Like every good makeover, there are certain airs of mystery behind the Smart Feed. It’s what keeps things intriguing and interesting. For Pinterest, the key question is which specific factors are taken into consideration when scoring Pins- and how those factors are weighted against each other.
From various blog posts, publications and presentations over time by folks at Pinterest, we’ve learned of some key factors that may influence the ranking of Pins for the Smart Feed.
- Domain Quality. Think of this as analogous to Google’s Domain Authority concept. Over time, Pinterest learns to trust certain domains more than others- especially for given topics or types of content. As the domain quality score increases, all pins from that domain should have a greater chance of showing. In this sense, by investing in increasingly high-quality content, you not only create great new Pins, but also increase the value of all of your content.
- Pin Quality. This combines factors to score an individual Pin. Historical popularity is taken into account, along with factors such as freshness and probability that the pin is spam. Freshness seems to be becoming a more important factor in time. Whereas in the early days some Pins remained viral for years, today we tend to see even the most viral Pins will begin to fade as they saturate Pinterest over some number of months.
- Pinner Quality. How much does Pinterest trust the Pinner who pinned this Pin as a curator of content? Or, more specifically- at curating the type of content you have shown an interest in? This is where factors such as Repin rates on past pins, quality of your boards and even gender can come into play. There’s an active debate at the moment about if Pinners who frequently pin to group Boards are somehow being penalized. I can’t say for sure, but if they are, I wonder if it might be because those Boards have been deemed low quality on average. Anecdotally, this could make sense, as many poorly curated group Boards are little more than glorified link farms.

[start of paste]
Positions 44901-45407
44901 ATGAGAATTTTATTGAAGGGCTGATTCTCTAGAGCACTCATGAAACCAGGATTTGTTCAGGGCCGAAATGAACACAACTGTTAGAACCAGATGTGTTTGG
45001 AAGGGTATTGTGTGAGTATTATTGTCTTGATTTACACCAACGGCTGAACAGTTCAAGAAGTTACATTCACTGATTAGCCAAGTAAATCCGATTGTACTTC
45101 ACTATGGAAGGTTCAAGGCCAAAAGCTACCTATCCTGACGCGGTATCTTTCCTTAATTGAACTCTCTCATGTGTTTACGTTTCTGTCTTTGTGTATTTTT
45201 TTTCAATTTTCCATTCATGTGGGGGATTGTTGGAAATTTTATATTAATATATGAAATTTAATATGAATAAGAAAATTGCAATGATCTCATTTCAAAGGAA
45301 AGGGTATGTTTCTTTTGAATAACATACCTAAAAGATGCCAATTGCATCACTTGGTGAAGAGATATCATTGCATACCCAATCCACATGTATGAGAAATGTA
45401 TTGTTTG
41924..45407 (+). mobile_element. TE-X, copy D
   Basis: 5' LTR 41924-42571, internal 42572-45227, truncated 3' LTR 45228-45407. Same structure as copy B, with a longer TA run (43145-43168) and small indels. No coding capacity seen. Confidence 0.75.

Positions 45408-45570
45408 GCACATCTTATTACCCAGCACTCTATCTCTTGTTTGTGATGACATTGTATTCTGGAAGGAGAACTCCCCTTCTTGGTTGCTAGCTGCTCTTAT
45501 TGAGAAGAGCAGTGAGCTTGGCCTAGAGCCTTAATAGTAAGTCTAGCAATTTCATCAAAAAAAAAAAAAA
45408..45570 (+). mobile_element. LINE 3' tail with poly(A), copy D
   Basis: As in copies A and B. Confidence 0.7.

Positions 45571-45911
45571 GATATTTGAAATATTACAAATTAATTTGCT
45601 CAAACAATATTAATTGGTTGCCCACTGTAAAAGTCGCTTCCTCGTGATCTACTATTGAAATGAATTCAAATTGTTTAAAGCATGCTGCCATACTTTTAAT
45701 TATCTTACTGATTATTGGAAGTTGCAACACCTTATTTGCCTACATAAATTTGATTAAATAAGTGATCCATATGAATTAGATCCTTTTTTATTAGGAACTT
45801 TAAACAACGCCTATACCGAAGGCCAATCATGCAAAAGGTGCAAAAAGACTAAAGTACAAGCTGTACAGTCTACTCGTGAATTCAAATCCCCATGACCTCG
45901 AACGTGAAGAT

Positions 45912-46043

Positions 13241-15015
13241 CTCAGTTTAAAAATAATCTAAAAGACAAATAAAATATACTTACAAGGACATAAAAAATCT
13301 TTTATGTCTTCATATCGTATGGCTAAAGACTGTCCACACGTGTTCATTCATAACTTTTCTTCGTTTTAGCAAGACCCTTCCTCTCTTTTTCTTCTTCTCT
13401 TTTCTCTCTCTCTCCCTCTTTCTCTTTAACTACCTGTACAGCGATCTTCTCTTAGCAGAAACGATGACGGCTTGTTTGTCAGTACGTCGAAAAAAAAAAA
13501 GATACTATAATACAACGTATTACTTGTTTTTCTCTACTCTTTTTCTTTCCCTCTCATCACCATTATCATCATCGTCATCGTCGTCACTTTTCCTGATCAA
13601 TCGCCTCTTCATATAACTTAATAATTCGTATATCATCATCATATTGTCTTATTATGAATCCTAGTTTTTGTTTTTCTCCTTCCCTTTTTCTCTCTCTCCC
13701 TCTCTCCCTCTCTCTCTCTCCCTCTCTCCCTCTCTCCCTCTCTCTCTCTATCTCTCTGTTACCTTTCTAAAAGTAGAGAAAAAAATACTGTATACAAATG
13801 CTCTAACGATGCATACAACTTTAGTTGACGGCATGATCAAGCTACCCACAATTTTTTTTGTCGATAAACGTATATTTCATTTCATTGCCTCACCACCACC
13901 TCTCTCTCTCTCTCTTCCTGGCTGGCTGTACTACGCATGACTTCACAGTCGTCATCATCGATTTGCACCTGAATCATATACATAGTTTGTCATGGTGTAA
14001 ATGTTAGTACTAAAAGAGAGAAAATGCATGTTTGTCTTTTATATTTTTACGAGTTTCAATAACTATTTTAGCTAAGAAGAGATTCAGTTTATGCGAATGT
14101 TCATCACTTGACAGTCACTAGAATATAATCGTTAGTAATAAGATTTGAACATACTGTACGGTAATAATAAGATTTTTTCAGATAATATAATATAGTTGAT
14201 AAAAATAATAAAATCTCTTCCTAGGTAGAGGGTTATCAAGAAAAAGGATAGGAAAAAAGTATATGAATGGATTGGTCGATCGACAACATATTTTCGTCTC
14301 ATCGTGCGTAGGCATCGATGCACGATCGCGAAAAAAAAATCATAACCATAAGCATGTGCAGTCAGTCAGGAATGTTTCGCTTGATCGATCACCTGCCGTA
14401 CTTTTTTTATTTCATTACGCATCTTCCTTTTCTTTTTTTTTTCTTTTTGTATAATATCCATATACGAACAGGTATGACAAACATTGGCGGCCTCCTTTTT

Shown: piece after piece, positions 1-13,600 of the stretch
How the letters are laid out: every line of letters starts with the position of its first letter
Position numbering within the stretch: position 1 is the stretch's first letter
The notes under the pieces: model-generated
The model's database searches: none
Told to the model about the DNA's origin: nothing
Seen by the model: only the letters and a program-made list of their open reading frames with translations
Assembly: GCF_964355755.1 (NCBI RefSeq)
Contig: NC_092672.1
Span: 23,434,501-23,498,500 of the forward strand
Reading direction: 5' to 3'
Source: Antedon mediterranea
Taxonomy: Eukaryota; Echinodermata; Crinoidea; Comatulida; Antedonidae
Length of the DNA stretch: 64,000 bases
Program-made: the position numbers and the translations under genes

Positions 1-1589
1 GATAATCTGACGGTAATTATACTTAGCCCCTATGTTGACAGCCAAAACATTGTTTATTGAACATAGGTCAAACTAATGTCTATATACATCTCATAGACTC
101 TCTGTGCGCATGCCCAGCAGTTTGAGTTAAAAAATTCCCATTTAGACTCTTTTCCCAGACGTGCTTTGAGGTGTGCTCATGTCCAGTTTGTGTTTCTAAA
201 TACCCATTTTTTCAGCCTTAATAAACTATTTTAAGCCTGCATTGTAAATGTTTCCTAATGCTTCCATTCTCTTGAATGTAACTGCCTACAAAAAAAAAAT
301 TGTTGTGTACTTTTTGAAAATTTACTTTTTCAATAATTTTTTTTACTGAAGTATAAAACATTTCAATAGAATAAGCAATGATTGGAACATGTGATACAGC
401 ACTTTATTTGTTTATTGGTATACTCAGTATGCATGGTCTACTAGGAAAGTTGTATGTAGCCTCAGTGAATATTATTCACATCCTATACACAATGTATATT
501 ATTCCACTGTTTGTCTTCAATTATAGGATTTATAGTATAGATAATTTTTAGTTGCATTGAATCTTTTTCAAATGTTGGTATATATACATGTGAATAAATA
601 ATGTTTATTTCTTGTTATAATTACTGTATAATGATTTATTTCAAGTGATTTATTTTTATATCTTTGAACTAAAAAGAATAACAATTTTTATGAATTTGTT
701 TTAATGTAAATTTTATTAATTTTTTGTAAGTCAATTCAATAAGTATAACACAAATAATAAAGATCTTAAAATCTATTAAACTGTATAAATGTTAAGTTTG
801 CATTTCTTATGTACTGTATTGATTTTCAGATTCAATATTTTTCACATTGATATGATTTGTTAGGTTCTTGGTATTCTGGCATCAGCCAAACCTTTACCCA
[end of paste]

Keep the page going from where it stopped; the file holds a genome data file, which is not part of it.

- Topical Relevance. Many discussions of the Smart Feed leave this out, but I believe topical relevance is key to content showing in the Smart Feed. Why? Well, as the Pinterest Smart Feed scores Pins in each pool, it only seems logical that they would use the Interest graph to inform the score given to a Pin. Pins pinned to topic-appropriate Boards may logically score higher within the Following or Picked For You Pools. Or, content that is consistently repinned alongside other certain Pins may have a better chance of surfacing in the Related Pool. And perhaps seasonal content (e.g. Christmas cookie recipes) will universally get a seasonal bump up in score at the appropriate time of year. For this reason, it’s important to always Pin to relevant Boards for each piece of content. More Pinning isn’t always better if it risks diluting the topical relevance of a Pin by placing it on irrelevant Boards.
Why The Change?
In many ways, this makeover is a sign that Pinterest is evolving to provide a better experience for its users.